Don's Home Travel High Altitude and International Trekking Check list Contact

Countdown to departure

  • 10-12 weeks: Make sure your passportis current.
  •  8-10 weeks: Visa applications if necessary.
  •   6-8 weeks: Dr. appts. for shots and prescriptions (see below for what you need). (I tried to figure out what I needed and went to my family doctor where I got my Hepatitis shots and prescriptions, but could not get a Typhoid shot. I needed an Infectious Disease specalist for it. He had a better database and said I didn't need the malaria pills I already got. I'd recommend starting with an Infectious disease specalist who may give you a nice printout of risks and general health precautions for the areas you plan to visit. The insurance companies database was outdated, so it took a while to find an Dr. who would accept my insurance for typhoid shots.

    You need to start early. You usually need to wait 1-2 weeks after a booster shot before you're fully protected.

     Prescription Drugs:
      Cipro® for bacterial infections. (See: Traveler's diarrhea page)
      Lariam® (Mefloquine), doxycycline, or Malarone for malaria.
      Note: Mosquitos are not prevalent above 5,000 ft. elevation, so malaria 
    medication is usually not necessary in places like Tibet and Kathmandu even
    though it is recommended for Nepal and China.
    I could only get a 1 mo. supply and you need to start taking it before you leave. Diamox® for altitude sickness. (See: Altitude Sickness page) Flagyl® (Metronidazole) for amebic dysentery (optional only for trips longer than 3 wks.). Shots: Tetanus - Every 10 yrs. Hepatitis A (immune globulin -IG), immunization recommended for all travellers in Nepal and China. (You can get a single shot for 1 time protection or a series of 3 shots for lifetime protection) Hepatitis B recommended for stays over three months. Typhoid - 10 to 12 days in advance. (You can also get pills you take over 8 days, which last for 5 yrs.)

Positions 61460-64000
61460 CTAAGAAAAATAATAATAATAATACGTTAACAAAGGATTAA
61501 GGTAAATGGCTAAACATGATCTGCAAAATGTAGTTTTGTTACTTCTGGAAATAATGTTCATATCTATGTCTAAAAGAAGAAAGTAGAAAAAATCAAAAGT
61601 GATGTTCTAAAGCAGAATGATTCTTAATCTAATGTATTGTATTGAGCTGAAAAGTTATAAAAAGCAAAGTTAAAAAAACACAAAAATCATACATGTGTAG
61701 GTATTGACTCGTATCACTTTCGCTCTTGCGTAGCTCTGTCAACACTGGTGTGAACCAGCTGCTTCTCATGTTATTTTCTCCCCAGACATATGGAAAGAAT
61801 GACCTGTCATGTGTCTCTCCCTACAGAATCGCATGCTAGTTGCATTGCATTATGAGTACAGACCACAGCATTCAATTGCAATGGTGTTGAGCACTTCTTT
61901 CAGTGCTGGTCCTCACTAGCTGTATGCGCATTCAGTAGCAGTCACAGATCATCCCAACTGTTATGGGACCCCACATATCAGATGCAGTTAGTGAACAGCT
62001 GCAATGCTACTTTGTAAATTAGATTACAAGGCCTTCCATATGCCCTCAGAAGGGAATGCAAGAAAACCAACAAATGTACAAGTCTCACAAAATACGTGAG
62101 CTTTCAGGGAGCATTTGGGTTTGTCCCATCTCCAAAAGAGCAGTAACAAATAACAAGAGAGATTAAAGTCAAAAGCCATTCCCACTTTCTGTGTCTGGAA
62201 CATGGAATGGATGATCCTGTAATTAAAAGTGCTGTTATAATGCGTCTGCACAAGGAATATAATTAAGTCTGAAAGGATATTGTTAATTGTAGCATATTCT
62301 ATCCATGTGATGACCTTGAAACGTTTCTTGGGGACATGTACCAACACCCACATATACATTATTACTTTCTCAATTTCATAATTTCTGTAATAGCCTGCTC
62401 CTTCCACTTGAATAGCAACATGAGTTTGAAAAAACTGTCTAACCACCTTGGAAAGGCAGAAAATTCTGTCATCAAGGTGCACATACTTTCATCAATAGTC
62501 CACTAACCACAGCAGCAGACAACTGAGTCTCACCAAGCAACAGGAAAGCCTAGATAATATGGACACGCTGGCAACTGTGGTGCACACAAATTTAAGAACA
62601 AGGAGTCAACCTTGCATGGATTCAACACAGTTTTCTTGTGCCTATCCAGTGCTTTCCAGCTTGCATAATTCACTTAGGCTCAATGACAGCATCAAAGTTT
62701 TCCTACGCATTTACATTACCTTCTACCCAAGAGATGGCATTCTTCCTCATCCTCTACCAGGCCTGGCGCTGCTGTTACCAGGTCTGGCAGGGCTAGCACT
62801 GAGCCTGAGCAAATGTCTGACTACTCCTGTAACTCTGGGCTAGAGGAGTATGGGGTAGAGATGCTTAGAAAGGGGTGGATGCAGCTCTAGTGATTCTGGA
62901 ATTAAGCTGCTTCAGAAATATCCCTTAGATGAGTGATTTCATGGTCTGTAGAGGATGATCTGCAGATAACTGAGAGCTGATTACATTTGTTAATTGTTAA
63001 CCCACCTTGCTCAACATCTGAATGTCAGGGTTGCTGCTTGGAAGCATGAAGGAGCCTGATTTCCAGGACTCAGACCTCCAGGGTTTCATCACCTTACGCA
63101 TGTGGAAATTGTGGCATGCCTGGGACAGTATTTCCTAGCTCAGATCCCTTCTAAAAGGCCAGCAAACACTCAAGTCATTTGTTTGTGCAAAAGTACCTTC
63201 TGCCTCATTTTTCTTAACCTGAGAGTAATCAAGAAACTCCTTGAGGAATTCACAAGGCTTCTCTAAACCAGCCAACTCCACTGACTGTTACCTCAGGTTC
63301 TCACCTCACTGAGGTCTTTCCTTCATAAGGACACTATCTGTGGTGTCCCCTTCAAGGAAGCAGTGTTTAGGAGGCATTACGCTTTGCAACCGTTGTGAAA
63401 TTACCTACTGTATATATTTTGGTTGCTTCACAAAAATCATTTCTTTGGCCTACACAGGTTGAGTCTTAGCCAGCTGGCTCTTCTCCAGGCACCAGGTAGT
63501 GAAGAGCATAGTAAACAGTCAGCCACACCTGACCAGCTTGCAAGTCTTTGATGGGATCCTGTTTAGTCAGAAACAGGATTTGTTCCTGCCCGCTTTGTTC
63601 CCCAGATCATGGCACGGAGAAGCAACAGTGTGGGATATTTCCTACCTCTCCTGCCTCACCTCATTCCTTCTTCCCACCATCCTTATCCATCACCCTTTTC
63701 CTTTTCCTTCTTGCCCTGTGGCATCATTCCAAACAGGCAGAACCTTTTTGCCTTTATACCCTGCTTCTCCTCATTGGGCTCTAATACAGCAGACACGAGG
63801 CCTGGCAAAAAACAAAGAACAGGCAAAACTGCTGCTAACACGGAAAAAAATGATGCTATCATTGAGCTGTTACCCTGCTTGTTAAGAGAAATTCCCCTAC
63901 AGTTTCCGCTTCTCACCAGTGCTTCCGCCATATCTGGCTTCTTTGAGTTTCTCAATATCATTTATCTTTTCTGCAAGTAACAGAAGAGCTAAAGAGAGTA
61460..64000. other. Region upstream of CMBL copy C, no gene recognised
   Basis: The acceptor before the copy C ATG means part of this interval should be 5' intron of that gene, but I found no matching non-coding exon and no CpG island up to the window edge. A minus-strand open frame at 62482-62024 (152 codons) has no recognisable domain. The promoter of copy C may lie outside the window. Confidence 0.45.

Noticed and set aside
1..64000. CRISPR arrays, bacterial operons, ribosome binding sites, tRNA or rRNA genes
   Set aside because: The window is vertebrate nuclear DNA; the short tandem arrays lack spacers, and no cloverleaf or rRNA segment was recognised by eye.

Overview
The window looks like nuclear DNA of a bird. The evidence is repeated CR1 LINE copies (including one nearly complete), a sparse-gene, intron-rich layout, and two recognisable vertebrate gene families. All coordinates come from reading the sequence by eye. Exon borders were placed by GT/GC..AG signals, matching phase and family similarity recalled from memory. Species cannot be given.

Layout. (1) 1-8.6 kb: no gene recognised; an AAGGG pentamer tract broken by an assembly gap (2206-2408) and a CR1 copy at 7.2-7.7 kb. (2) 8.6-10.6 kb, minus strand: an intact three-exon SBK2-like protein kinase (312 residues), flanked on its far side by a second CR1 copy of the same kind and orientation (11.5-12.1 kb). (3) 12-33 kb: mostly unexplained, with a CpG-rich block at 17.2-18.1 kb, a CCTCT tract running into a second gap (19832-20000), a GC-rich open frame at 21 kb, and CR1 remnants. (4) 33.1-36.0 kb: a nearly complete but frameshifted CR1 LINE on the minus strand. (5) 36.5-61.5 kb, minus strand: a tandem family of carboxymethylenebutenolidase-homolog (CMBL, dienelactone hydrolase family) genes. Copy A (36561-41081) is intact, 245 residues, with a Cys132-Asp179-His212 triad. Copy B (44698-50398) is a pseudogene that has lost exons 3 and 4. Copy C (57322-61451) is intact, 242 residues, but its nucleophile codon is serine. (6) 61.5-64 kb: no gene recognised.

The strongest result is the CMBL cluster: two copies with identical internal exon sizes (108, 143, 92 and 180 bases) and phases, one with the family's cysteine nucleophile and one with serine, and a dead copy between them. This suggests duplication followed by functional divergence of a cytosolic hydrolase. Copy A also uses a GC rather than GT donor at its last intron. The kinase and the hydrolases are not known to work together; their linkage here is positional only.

• 3 weeks: If you are using Ginko Biloba instead of Diamox start taking 60 - 120 mg. twice a day for three weeks prior to arriving at altitude.
  • 2 weeks: If you are going to high altitude, take Diamox for a couple of days to test for unpleasant side effects.
  • 1 week: Take first Lariam® (Mefloquine) for malaria.
    Get over the counter drugs e.g. Imodium® for diarrhea, sunscreen, Insect repellant (with DEET).

Packing list

See Recreation/Backpacking List

See Also: Nepal Equipment List at,

Immunizations and Medications

See Centers for Disease Control and Prevention (CDC), MD travel, Country Guides at Magallan's Info. Center

What medications to take depend on thinks like:
1. How long you will be gone. The longer you are exposed the greater the chance of contracting something. Will you will be home before the disease has a chance to progress and is it treatable?
2. How adventurous you are in eating or traveling off the usual tourist routes.
3. What kind of medical facilities are available. Can the disease can progress before you can reach medical help? Will you be exposed to sub standard facilities? (e.g. Hepatitis B can be transmitted by re-used needles. Some medical facilities can't afford disposable needles.)
4. How is your general health? Older people and those with other medical conditions are at greater risk.